If the US Presidential election were held today, President Obama would stand a 60.6% chance of winning reelection, according to the Hedgeye Election Indicator (HEI). That level is unchanged from last week, and marks the seventh time in the past eight weeks that President Obama's reelection chances have stood above 60%, according to the HEI. Two factors that can contribute to a decline in the President's reelection chances, a stronger US dollar and a weaker performance in US stocks, were offset by other factors in the HEI model to keep the likelihood of the President's reelection chances the same as last week. 



President Obama's Reelection Chances Hold Steady at 60.6% -- Hedgeye Election Indicator  - HEI



Hedgeye developed the HEI to understand the relationship between key market and economic data and the US Presidential Election. After rigorous back testing, Hedgeye has determined that there are a short list of real time market-based indicators, that move ahead of President Obama’s position in conventional polls or other measures of sentiment.


Based on our analysis, market prices will adjust in real-time ahead of economic conditions, which will ultimately shape voters’ perception of the Obama Presidency, the Republican candidates and influence the probability of an Obama reelection.  The model assumes that the Presidential election would be held today against any Republican candidate. Our model is indifferent toward who the Republican candidate is as the sentiment for Obama and for any Republican opponent is imputed in the market prices that determine the HEI. The HEI is based on a scale of 0 – 200, with 100 equating to a 50% probability that President Obama would win or lose if the election were held today.



TODAY’S S&P 500 SET-UP – May 8, 2012

As we look at today’s set up for the S&P 500, the range is 24 points or -0.41% downside to 1364 and 1.34% upside to 1388. 











    • Up from the prior day’s trading of -1545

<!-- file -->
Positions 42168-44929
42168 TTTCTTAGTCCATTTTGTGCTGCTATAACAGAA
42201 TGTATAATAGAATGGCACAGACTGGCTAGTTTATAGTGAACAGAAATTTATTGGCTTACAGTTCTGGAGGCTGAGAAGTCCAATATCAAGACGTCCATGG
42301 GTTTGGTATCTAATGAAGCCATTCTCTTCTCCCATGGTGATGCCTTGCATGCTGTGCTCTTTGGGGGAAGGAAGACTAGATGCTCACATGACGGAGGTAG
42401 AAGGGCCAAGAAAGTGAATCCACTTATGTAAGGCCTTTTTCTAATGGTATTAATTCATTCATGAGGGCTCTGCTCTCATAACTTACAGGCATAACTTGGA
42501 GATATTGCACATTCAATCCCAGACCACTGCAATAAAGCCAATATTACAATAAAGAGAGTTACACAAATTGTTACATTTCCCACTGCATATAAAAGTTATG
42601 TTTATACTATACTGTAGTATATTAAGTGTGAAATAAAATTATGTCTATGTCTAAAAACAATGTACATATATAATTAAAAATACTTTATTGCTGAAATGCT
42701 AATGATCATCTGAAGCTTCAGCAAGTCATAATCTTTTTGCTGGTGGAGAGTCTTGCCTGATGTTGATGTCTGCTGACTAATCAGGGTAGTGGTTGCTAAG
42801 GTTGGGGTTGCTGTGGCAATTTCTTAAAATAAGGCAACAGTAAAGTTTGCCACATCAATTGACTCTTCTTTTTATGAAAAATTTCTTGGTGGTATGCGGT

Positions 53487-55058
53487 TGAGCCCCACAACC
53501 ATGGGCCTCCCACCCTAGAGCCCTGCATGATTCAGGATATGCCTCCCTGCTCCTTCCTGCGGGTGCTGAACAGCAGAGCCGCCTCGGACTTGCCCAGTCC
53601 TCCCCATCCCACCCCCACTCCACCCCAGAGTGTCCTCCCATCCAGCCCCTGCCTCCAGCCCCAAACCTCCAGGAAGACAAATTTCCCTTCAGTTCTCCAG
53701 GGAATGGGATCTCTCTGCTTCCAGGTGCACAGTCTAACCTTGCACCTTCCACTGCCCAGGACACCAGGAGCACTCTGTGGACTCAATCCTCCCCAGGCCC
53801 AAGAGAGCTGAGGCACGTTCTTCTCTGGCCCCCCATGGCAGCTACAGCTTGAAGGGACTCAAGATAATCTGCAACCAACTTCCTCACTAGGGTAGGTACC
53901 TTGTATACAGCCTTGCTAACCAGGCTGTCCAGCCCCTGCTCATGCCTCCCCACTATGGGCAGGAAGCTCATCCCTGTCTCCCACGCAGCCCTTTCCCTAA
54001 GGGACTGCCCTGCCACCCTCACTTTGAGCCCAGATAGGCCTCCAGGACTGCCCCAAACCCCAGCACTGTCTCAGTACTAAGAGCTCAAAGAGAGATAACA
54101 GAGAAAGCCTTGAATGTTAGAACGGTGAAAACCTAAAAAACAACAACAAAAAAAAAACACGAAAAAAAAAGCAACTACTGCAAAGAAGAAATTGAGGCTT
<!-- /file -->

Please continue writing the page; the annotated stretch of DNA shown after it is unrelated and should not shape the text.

• VOLUME: on 5/07 NYSE 754.30
    • Decrease versus prior day’s trading of -8.60%
  • VIX:  as of 5/07 was at 18.94
    • Decrease versus most recent day’s trading of -1.15%
    • Year-to-date decrease of -19.06%
  • SPX PUT/CALL RATIO: as of 05/07 closed at 1.31
    • Down from the day prior at 1.42 


  • TED SPREAD: as of this morning 38
  • 3-MONTH T-BILL YIELD: as of this morning 0.09%
  • 10-Year: as of this morning 1.83
    • Decrease from prior day’s trading at 1.87
  • YIELD CURVE: as of this morning 1.58
    • Down from prior day’s trading of 1.62 

MACRO DATA POINTS (Bloomberg Estimates):

  • 7:30am: NFIB Small Bus. Optimism, April: est. 92.3, prev. 92.5
  • 7:45am/8:55am: ICSC/Redbook weekly sales
  • 8:30am: ECB’s Draghi, Praet speak in Frankfurt
  • 9:45am: Fed’s Lacker meet with students at Greensboro Community College, North Carolina
  • 10am: IBD/TIPP Economic Optimism, May: est. 48, prev. 49.3
  • 10am: JOLTs Job Openings, March: prev. 3498
  • 11:30am: U.S. to sell $30b 4-wk bills
  • 12pm: DoE short-term energy outlook
  • 12:45pm: Fed’s Fisher speaks on panel in Dallas
  • 1:00pm: U.S. to sell $32b 3-yr notes
  • 4:30pm: API inventories


    • House Financial Svcs panel, led by Rep. Ron Paul, holds hearing on changing mission, structure of Federal Reserve, 10am
    • House, Senate negotiators meet to discuss $109b highway bill, first multi-year transportation plan since 2005 3pm
    • Indiana, North Carolina, West Virginia hold primary elections
    • Voters in Wisconsin pick Democrat to challenge Republican Gov. Scott Walker in June recall vote
    • FEC holds closed meeting on compliance matters, 10am
    • HHS Secretary Kathleen Sebelius, Transportation Secretary Ray LaHood, Homeland Security Secretary Janet Napolitano;, GSA Acting Administrator Dan Tangherlini speak at Partnership for Public Service event on shrinking federal budget, 8:30am
    • Senate holds test vote to see whether support exists to debate bill to prevent student-loan interest rates from doubling
    • House Speaker John Boehner, R-Ohio, U.S. Trade Representative Ron Kirk speak at Council of the Americas conference, 10:30am
    • Senate Armed Services panel holds hearing on Pentagon aviation programs, 3pm
    • NRC advisory committee meets on reactor safeguards, 8:30am
    • FERC meets on environmental impact of facilities by Columbia Gas Transmission LLC in Maryland, 7pm    


  • America Movil offers to buy stake in KPN for $3.4b
  • Ally Finl. gets Treasury Dept. approval for ResCap bankruptcy
  • Yahoo! board members have met to discuss CEO Thompson
  • Morgan Stanley raised estimates for collateral and termination payments to $9.6b
  • FDA to release staff reports for May 10 advisory panels on Arena/Eisai’s weight-loss pill lorcaserin and Gilead’s Truvada to prevent HIV infection
  • Marubeni said close to buying U.S. grain trader Gavilon for $5b